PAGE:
Tangled Blu-Ray And DVD
Raised in isolation by the captor she believes to be a loving but passive aggressive mother, Rapunzel (voiced by Mandy Moore) is unaware she was born a princess and has spent her relatively happy-but-unfulfilling life in a tower hidden in the forest of her birth family’s kingdom. Her assumed mother/kidnapper snatched baby Rapunzel out of her crib, so she could reap the benefits of her magical golden hair. (Which, by the way, is particularly noteworthy not only for its fountain of youth and healing properties, but for its sheer lack of breakage, considering how often it’s used to hoist her mom up into the tower.)
Tangled is Disney’s first CGI fairy tale, and though the animation is beautiful, the CGI somewhat disassociates Tangled from the rest of the princess movies. Pre-Rapunzel, the latest addition to the crew was Tiana of the The Frog Princess, who has a similar aesthetic to the one Disney now uses to draw all official members princess lineup: Belle, Cinderella, Ariel, Snow White, and the like (you’ll notice that they all look quite alike these days as compared to the original versions). Rapunzel appears as if she’d be more at home in the Shrek universe.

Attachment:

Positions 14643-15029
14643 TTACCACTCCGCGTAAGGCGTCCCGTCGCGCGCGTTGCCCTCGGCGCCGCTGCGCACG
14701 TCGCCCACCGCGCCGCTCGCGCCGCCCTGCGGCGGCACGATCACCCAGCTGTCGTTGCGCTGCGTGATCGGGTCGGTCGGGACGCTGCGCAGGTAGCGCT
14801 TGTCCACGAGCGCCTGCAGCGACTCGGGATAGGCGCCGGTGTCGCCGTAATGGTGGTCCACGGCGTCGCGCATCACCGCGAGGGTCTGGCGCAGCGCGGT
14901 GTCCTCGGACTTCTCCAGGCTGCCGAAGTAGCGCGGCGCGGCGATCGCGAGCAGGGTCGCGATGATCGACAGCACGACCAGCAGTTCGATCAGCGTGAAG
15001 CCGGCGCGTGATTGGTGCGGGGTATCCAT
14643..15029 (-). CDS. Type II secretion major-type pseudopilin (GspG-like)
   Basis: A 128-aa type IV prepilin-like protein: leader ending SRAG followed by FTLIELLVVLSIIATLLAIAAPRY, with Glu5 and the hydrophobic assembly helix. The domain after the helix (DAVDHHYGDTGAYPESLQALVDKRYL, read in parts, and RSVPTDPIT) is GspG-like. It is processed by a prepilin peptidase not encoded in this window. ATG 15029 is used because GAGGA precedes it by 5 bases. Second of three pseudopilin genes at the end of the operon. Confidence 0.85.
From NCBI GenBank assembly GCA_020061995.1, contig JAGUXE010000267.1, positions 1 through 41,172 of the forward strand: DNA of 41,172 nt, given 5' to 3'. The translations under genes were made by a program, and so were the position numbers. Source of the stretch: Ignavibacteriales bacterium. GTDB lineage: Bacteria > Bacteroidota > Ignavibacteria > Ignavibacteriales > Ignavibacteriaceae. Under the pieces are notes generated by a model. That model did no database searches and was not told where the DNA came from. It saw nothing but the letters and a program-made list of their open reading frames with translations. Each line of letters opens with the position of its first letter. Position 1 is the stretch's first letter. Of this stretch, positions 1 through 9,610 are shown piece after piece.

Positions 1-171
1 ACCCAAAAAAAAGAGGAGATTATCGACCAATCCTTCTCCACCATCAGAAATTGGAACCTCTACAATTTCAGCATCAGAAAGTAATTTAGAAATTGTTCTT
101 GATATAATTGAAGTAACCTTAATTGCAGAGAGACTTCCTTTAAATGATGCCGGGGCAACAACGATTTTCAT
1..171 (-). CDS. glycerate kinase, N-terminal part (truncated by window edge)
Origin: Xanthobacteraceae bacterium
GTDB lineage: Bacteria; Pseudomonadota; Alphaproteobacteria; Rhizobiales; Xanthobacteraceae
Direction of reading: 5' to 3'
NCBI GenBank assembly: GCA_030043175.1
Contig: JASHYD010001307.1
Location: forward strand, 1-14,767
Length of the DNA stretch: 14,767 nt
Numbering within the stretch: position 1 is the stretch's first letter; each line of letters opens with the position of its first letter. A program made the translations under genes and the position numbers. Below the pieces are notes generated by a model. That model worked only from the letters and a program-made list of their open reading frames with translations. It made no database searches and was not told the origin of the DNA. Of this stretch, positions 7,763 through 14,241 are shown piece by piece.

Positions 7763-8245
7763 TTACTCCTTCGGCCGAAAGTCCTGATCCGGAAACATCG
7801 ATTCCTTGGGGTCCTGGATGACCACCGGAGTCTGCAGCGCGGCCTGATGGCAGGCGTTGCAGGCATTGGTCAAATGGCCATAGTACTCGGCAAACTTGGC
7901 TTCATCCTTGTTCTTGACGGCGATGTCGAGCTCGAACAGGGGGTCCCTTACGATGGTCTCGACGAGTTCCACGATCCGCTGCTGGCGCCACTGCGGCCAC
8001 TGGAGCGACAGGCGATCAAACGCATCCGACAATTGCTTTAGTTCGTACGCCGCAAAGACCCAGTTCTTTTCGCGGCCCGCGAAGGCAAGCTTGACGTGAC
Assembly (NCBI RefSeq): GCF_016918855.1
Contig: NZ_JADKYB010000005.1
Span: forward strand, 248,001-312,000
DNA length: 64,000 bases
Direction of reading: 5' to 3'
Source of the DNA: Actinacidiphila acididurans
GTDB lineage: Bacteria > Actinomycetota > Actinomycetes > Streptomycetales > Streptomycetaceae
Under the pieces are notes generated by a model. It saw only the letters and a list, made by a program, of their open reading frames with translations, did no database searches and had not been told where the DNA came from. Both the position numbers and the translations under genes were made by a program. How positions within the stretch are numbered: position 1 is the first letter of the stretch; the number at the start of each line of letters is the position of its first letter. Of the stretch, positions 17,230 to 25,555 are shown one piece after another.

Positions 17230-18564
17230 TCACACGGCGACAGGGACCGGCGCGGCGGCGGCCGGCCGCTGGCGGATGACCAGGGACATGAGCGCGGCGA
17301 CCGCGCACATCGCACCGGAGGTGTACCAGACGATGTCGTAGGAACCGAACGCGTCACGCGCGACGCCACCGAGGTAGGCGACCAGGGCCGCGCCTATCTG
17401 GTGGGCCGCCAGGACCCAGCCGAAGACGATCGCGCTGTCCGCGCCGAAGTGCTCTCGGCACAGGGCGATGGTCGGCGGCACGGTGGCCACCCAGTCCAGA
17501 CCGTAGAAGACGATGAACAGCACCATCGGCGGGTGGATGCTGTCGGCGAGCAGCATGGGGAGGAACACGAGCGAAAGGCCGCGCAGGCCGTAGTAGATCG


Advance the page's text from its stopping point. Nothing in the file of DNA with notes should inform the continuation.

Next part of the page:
There is a particularly stunning scene in which hundreds of paper lanterns are lit and released into the night sky, that has wonderful detail and depth even on the DVD version. The sweeping panorama really showcases the brilliant work of Disney’s animators, and adds a whimsical, romantic realism to an otherwise cartoony film.
The film comes as a DVD/Blu-ray combo pack, but if you don’t have a Blu-ray player, you miss out on some significant special features, including deleted scenes, extended versions of the super catchy songs, and a “making of” featurette hosted by Moore and Zachary Levi. Both the Blu-ray disk and DVD feature alternate introductions in the storybook style, a la Beauty and the Beast. The final version is instead a nontraditional narration by the smooth-talking hero, Flynn Rider (Levi). The alternate intros are made of some early sketches and include commentary from the directors about why they chose to introduce the story with a modern twist. It sets the tone for the rest of the film and seems natural for a story that’s been updated from its original (and tired) “damsel in distress” theme. This kind of exposure to part of the creative process really helps one appreciate the extensive creative process that’s involved before arriving at the final product, so it’s a shame that the DVD extras are limited to just this one.
Tangled is a success in any number of ways – visually, musically, comically – and would be entertaining on even the tiniest iPod screen. But anyone planning to purchase this for children may want to keep in mind Disney fairy tales tend to be played on heavy rotation, making it worth it to spring for the high-definition and extra features that Blu-ray offers.
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